PEZ: How does Bike-Pure hope to improve the state of cycling?
We are pushing for the implementation of life bans and to rebuild the trust with professionals to both deter the cheats and protect the sport. Already I think we have made a difference, raising questions that need to be asked and producing answers to some that, until now are only whispered. it is hoped that through our Cyclesport 2.0 proposals that we hope to see changes implemented. We are not a solution to the problem, just part of the big picture. We hope to be seen as an organization that fans can have trust and believe in, which is an element that many riders, through their doping, has been removed from our sport.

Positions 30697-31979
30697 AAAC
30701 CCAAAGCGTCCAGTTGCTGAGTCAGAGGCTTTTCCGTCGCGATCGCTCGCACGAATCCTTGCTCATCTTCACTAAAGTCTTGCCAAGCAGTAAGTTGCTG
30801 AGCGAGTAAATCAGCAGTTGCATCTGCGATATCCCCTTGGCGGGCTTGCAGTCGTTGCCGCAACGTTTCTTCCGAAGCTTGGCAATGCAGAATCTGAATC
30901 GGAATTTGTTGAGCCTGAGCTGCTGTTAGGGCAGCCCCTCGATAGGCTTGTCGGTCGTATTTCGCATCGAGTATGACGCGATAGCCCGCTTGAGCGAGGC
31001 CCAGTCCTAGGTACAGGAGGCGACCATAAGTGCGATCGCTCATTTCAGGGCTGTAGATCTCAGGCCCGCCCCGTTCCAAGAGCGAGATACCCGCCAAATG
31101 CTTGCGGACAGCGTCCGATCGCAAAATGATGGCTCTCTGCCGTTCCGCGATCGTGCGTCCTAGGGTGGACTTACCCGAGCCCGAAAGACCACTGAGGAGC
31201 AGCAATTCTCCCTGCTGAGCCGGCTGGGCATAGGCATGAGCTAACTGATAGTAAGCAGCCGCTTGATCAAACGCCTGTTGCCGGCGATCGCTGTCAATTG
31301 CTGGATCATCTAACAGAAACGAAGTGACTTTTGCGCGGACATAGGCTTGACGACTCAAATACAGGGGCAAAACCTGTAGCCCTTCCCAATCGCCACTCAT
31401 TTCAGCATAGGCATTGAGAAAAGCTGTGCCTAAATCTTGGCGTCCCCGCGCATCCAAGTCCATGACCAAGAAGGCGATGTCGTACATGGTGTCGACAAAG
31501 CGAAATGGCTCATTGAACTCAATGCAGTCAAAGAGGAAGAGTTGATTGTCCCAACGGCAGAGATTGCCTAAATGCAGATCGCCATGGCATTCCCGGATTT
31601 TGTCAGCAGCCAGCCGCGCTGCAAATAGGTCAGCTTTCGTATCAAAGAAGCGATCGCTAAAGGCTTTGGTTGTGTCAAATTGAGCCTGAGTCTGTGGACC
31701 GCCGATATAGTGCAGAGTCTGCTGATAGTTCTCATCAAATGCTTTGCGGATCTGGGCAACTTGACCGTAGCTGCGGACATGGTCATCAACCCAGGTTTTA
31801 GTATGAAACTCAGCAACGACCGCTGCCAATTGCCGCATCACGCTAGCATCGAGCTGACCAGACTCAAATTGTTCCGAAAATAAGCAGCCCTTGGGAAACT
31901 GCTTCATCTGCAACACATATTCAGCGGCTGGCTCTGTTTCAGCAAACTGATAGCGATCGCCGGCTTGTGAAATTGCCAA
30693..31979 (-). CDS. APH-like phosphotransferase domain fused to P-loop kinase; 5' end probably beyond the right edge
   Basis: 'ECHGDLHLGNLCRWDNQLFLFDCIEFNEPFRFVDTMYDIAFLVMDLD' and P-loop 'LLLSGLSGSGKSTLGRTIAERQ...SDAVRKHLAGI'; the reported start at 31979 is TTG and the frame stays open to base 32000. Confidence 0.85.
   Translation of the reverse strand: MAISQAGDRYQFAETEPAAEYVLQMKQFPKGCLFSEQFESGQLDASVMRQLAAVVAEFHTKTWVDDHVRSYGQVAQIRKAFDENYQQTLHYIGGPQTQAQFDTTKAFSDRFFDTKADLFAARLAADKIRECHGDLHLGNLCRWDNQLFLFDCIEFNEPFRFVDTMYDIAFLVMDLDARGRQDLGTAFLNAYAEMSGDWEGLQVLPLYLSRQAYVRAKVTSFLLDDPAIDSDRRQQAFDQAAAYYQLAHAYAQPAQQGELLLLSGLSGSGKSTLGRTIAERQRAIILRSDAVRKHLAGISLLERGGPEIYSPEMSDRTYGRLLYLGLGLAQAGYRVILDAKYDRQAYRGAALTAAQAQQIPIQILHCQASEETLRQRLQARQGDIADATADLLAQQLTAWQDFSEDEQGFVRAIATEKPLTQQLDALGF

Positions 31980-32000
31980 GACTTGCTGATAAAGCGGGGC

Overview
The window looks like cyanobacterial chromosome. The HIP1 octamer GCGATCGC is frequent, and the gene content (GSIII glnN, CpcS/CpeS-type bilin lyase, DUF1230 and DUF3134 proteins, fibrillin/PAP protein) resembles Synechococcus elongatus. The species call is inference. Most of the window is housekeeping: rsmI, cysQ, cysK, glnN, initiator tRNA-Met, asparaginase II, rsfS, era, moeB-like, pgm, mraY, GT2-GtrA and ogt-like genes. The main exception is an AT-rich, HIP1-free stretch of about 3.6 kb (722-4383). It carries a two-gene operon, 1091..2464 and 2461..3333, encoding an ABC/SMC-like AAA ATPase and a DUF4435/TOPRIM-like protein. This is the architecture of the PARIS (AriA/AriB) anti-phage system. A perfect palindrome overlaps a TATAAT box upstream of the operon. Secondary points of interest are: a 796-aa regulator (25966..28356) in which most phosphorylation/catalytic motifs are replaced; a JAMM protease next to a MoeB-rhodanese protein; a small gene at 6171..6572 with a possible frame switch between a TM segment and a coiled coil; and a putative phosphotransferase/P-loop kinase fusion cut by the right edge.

PEZ: Where are you based?
Our HQ is in Ireland, but we also have area coordinators in USA, Asia, Australia and Europe. More would be welcomed to share the workload and help in our mission.

Katie Compton.

PEZ: How can cyclists become part of Bike Pure?
Simply drop us an email at [email protected] or visit the Join Us page of our website, BikePure.org. We urge all cyclists to join us in support of our campaign, working together in bringing about change and sending a loud clear message that we don’t want drugs in cycling.

We would also take this opportunity to thank all our members and everyone who has supported us over recent months, without them we wouldn’t be here today.

Thanks to the guys behind Bike Pure, Myles McCorry and Andy Layhe, for their time!